Unfortunately, if the values and principles around me start falling out of line with my core values and principles, my motivation and engagement can easily spiral downward. As I said, it can be a huge asset and my Achilles heel.

As I've come to understand myself and how systems and organisations work, I have always tried to create clarity by establishing clear principles in the teams I have led.

🧊 The Iceberg Effect: Unseen Forces Shaping Our Work

Most of the time we are focused on execution, getting stuff done. You can think of our ways of working as the top of the iceberg above the water. These are the practices we use, our meetings and rituals, and how we collaborate day-to-day.

However, if we look under the water, we will see the larger part of the iceberg that keeps the tip of the iceberg above the water. This is our purpose, mission, vision and our values and principles.

Most organisations have defined their purpose and have a clear mission statement based on their vision for the world they want to create. Most also take the time to outline their organisation's values. Few have defined some core operating principles.

Sadly, I've worked for long enough to know that it is the exception rather than the rule that an organisation is in alignment with what they have written down. Usually, they are in a part of the employee handbook, shared during your onboarding and then promptly forgotten about for the rest of the time.

Thankfully, I've also had the privilege to work at some companies where everything seems to line up. It is the most amazing experience to work at a company where you feel that, collectively, you are executing towards a shared mission with the same values and principles. Those are the companies that you feel proud to work at. You tell your friends and family about where you work and recommend people you know to work there. You feel you are doing some of your life's best work.

🧭 Principles Are The Philosophies That Guide Us

Principles are different than your values, they are a guiding philosophy. For example, Facebook initially had a well-known principle: "Move fast and break things". This clarity proved successful for them.

Establishing principles at the organisational, departmental, and team levels is powerful and can change over time, depending on the organisation's needs. It's vital to establish, operationalise, and maintain these principles.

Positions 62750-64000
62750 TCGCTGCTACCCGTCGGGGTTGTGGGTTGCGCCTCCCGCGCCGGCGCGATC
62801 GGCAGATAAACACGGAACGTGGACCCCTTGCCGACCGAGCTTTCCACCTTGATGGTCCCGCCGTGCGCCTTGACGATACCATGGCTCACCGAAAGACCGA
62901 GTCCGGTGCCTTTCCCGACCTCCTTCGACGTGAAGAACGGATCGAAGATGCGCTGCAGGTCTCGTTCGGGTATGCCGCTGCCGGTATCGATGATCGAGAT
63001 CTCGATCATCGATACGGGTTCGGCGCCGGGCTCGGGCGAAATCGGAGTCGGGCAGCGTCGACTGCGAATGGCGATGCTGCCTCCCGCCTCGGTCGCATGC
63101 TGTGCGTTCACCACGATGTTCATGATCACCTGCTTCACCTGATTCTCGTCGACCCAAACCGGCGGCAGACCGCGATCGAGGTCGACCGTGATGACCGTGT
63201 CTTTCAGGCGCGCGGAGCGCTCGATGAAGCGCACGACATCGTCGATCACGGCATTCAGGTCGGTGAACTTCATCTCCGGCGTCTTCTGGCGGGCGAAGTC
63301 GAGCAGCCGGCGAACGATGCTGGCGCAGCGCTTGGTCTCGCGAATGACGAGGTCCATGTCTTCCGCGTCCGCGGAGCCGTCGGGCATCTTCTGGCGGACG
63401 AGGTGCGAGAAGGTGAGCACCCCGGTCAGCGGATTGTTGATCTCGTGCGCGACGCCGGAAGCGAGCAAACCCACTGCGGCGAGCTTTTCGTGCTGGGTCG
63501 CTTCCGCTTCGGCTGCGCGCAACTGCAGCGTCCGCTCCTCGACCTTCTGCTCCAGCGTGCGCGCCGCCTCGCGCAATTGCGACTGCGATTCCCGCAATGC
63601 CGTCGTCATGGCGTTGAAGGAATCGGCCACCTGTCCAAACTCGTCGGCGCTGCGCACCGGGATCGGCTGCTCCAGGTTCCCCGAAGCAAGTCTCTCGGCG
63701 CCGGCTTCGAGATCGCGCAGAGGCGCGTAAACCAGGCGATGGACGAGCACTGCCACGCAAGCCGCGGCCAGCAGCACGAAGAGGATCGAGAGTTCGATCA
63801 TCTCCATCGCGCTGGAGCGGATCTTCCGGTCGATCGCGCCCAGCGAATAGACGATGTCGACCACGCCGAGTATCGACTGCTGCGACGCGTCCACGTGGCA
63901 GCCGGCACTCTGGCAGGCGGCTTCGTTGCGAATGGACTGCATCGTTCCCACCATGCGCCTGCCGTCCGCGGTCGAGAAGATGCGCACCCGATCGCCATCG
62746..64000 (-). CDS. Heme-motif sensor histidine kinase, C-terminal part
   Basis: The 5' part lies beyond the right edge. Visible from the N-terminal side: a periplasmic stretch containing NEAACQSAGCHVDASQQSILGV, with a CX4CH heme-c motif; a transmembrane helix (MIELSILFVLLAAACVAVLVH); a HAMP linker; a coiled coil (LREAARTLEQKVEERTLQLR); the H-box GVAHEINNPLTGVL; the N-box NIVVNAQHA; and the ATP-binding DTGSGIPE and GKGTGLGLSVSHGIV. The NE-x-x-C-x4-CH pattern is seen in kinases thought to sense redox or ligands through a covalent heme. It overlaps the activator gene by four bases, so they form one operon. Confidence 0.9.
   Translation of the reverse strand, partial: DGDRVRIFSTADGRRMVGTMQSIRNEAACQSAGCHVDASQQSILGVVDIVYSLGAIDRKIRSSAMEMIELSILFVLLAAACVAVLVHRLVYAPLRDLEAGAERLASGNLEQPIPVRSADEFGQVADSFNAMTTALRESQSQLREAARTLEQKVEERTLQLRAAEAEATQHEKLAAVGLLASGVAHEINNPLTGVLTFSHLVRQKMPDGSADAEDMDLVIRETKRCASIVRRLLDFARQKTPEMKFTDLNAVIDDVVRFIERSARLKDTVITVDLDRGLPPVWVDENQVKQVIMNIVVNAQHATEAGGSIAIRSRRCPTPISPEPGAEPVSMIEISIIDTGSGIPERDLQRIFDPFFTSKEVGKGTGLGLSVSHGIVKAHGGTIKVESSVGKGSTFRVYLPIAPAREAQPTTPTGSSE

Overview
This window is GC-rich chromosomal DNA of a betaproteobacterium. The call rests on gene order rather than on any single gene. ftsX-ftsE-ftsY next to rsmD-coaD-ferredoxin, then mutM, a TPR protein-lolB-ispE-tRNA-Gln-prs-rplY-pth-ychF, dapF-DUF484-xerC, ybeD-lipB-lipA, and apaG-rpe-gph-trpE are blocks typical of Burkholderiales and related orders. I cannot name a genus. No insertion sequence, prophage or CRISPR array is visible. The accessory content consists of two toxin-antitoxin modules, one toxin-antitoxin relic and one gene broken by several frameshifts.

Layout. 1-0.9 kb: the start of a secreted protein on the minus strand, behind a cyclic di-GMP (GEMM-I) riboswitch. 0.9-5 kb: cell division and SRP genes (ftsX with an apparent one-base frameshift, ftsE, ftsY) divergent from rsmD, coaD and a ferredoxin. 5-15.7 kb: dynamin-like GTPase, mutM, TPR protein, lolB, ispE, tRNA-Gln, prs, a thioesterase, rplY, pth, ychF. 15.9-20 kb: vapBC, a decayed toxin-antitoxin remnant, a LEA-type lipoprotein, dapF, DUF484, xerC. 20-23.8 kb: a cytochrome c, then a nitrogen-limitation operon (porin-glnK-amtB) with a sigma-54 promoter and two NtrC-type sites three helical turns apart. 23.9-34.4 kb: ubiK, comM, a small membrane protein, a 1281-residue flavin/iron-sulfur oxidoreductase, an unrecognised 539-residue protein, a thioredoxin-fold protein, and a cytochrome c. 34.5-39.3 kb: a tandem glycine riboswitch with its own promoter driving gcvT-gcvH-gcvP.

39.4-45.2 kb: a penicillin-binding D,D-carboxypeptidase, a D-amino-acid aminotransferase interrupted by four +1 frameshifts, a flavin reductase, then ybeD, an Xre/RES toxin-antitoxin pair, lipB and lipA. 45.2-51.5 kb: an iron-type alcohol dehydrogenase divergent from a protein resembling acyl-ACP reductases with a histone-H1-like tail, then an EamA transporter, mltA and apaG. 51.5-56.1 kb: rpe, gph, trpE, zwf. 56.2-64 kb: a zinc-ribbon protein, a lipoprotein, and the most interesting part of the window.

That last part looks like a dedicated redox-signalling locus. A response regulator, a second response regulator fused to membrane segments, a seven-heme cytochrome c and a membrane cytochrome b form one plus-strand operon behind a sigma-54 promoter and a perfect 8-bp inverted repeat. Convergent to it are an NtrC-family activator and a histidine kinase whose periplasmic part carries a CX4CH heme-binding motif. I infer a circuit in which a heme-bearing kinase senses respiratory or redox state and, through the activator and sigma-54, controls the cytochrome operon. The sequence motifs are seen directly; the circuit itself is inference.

💡 The Advantages of Clarity: How Principles Benefit Organisations

Having shared principles helps because they:

  • Promote a unified way of working: Shared principles ensure that all team members work towards the same goals and share a common understanding of the organisation's values.
  • Improves communication: Clear principles facilitate better communication among team members, providing a shared language and framework for discussing issues and making decisions.
  • Enhances collaboration: When everyone in the organisation adheres to the same principles, it fosters a collaborative environment where team members can effectively work together and support each other.
  • Increases efficiency: With well-defined principles, team members can make decisions more quickly and confidently, leading to increased productivity and streamlined processes.
  • Boosts employee engagement: When an organisation has clear principles that align with employees' values, it contributes to a positive workplace culture and higher employee satisfaction, ultimately resulting in increased engagement and retention.

🤝 The Collective Power of Co-Creating Shared Principles

When creating principles, the best approach is to involve everyone, utilising the IKEA effect. This way, instead of leadership deciding the principles, everyone's input through co-creation leads to increased buy-in and adherence.

While top-down principles can be operationalised, as seen with my Facebook example, ensuring they are followed can be more challenging.

🐴➡️🛒 Don't Put the Horse Before the Cart: Start with Why

Having principles is crucial, but it's essential to first Start With Why. This means understanding your organisation's purpose, vision, mission and values. Once you have these foundational elements in place, you can start defining your principles for how you will operate.

🌱 The Delicate Nature of Organisational Values and Principles